Many pointed the finger at Hodges for calling for an evacuation, but not doing enough to ensure it went smoothly.

‘Benefit of time’

As Hurricane Floyd largely veered north of Charleston, the stories of those stuck in traffic were often more grim than the stories of those who stayed put.

During his re-election campaign, Hodges acknowledged that was one of the biggest mistakes of his administration, but he also pointed to a new traffic plan to reverse interstate lanes during the next big storm to prevent it from happening again. Still, he lost to Republican Mark Sanford.

In the coming months, Haley must work to solve the problem, protect those harmed, and find and punish the culprits, said Larry Sabato, director of the University of Virginia’s Center for Politics.

Sabato also cautioned against drawing an analogy between the botched Floyd evacuation and the state’s hacking.

“Every race is different,” he said. “Haley has the benefit of time to solve the problem. An incumbent is in charge, and gets credit for both effort and delivery.”

And Haley’s fresh friction with the state’s media not only won’t hurt — she made clear during her first run that dealing with the press was what she enjoyed least — but it also could help, at least among her base.

Huffmon said the crux of Haley’s story — the female child of immigrants rising to power in a state dominated by white males — portrays her as an underdog. “Casting herself as the victim of an unfair press plays right into that,” he said.

However, Huffmon also said cultivating a better relationship with the press can give the governor a fuller hearing. “Cultivating a relationship with the press that is not marked by personal animus and professional enmity can be a useful governing tool,” he said. “Sometimes, discretion is the better part of valor when picking your fights.”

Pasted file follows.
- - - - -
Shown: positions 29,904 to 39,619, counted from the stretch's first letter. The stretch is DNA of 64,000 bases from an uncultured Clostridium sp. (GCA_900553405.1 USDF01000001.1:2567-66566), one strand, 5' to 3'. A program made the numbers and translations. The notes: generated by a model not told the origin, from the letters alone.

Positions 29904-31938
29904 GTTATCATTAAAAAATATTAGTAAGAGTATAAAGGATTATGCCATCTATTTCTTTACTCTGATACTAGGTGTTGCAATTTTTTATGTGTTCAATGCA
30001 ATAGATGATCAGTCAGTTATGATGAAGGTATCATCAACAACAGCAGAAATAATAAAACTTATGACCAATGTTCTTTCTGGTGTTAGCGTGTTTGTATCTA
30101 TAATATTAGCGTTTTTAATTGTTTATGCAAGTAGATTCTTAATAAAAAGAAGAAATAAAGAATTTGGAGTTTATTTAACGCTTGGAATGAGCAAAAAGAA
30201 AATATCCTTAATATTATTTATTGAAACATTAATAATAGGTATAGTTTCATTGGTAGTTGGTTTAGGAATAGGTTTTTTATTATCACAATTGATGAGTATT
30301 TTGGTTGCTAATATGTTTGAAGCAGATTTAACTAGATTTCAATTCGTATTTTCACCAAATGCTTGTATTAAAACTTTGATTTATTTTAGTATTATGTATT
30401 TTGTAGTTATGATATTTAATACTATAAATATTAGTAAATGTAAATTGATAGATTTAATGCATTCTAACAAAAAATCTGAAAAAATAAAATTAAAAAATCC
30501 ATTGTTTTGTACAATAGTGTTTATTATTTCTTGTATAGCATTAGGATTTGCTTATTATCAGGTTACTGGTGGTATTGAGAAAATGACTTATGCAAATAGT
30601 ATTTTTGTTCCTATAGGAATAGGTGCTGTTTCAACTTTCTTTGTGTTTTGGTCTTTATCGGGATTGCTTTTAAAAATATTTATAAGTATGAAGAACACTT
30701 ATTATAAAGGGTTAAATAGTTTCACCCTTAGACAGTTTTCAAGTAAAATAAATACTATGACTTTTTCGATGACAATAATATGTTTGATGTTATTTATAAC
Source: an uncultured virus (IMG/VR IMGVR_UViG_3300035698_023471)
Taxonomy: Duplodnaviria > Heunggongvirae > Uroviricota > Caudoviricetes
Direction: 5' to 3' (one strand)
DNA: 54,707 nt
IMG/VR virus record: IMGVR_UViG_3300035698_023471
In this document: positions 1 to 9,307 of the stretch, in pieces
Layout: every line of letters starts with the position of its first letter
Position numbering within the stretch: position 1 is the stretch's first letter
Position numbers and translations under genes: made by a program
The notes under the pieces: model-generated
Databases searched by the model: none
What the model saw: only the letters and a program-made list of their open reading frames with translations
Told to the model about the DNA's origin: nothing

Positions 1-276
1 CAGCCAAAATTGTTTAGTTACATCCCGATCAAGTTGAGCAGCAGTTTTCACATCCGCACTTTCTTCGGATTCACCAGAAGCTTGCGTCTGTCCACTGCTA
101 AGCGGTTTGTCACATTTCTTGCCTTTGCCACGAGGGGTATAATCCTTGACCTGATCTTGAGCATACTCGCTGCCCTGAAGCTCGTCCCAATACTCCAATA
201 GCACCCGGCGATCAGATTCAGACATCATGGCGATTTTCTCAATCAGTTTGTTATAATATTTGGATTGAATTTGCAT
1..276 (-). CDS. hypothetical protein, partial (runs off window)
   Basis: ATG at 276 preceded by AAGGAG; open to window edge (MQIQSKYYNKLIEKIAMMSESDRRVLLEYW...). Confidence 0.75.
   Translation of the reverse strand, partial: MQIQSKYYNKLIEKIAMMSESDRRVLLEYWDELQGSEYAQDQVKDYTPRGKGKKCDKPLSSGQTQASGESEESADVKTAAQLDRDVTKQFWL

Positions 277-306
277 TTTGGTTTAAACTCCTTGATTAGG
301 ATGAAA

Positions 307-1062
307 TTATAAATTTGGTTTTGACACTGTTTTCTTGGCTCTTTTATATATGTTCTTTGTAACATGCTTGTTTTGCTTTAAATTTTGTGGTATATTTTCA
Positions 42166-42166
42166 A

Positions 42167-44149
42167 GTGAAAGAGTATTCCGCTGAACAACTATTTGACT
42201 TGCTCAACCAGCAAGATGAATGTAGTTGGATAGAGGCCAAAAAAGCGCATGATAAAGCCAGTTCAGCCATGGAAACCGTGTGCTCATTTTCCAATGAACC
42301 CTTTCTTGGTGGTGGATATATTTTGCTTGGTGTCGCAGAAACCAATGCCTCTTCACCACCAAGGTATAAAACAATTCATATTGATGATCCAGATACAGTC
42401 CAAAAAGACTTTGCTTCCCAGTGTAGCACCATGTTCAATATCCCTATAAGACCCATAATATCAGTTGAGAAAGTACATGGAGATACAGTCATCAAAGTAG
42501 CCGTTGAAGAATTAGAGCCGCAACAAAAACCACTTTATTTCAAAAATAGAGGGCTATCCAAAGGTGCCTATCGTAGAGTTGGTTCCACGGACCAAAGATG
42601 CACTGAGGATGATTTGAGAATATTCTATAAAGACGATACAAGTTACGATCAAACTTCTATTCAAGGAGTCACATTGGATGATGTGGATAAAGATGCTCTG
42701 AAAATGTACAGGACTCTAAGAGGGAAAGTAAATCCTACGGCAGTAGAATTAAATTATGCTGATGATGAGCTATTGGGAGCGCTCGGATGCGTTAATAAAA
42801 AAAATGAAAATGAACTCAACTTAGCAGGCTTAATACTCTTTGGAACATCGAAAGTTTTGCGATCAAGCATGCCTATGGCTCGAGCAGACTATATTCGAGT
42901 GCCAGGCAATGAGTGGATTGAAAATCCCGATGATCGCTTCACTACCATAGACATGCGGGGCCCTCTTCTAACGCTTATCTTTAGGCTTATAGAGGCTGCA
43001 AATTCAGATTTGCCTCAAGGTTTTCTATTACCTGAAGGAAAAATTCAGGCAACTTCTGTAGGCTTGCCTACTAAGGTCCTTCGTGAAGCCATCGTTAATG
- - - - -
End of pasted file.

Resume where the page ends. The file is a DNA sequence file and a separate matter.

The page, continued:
But any friction with South Carolina’s media hasn’t dimmed her profile beyond the state. This week, Time magazine included her color portrait along with 12 other nationally prominent Democrats and Republicans in its “Class of 2016: Political Leaders to Watch.”

Two years is long time

Haley, a Republican, has not even announced that she will run again, and no one else has thrown their hat into the ring either. That’s all expected to happen next year.

Haley spokesman Rob Godfrey said the 2014 election is the furthest thing from the governor’s mind at this point.

“Her focus is on getting to the bottom of the international hacking case, making sure citizens are as protected as possible, and preventing it from happening again,” he said.

“As with job creation, government reform and so many other vital issues, Governor Haley has always believed that the politics will take care of itself if she continues to work hard and get results for the people of our state,” Godfrey said.

A likely rival, state Sen. Vincent Sheheen, who ran against Haley two years ago and lost by a 51-47 ratio, has criticized Haley for the 16-day delay in announcing the hacking.

“State leaders have a responsibility to inform the public of news like this in a timely manner,” he said. “Whether it’s good news or bad news, like this, the public deserves to know.”

“I often refrain from criticizing the administration, but enough is enough,” he added.

Who’s paying attention?

Huffmon said Haley could face a bigger problem if other problems emerge on top of the hacking that paint a picture of repeated failures of oversight or not notifying the public.

“But you can’t make those assumptions from this case alone,” he said. “The truth is, it’s unclear to the average person at what point she should have been aware of this and what she should have done immediately.”

It’s unclear exactly how many voters are paying attention. Fewer than 25 percent of the 3.8 million residents whose Society Security numbers were hacked have signed up for the state’s protection program.

“In the absence of clear, memorable story line, it’s tough for anything positive or negative two years out to have an impact on the race,” Huffmon said. “A lot depends on if, between now and 2014, we have continual stories of people struggling with identity theft as a result of this.”

Reach Brendan Kearney at 937-5906. Reach Robert Behre at 937-5771.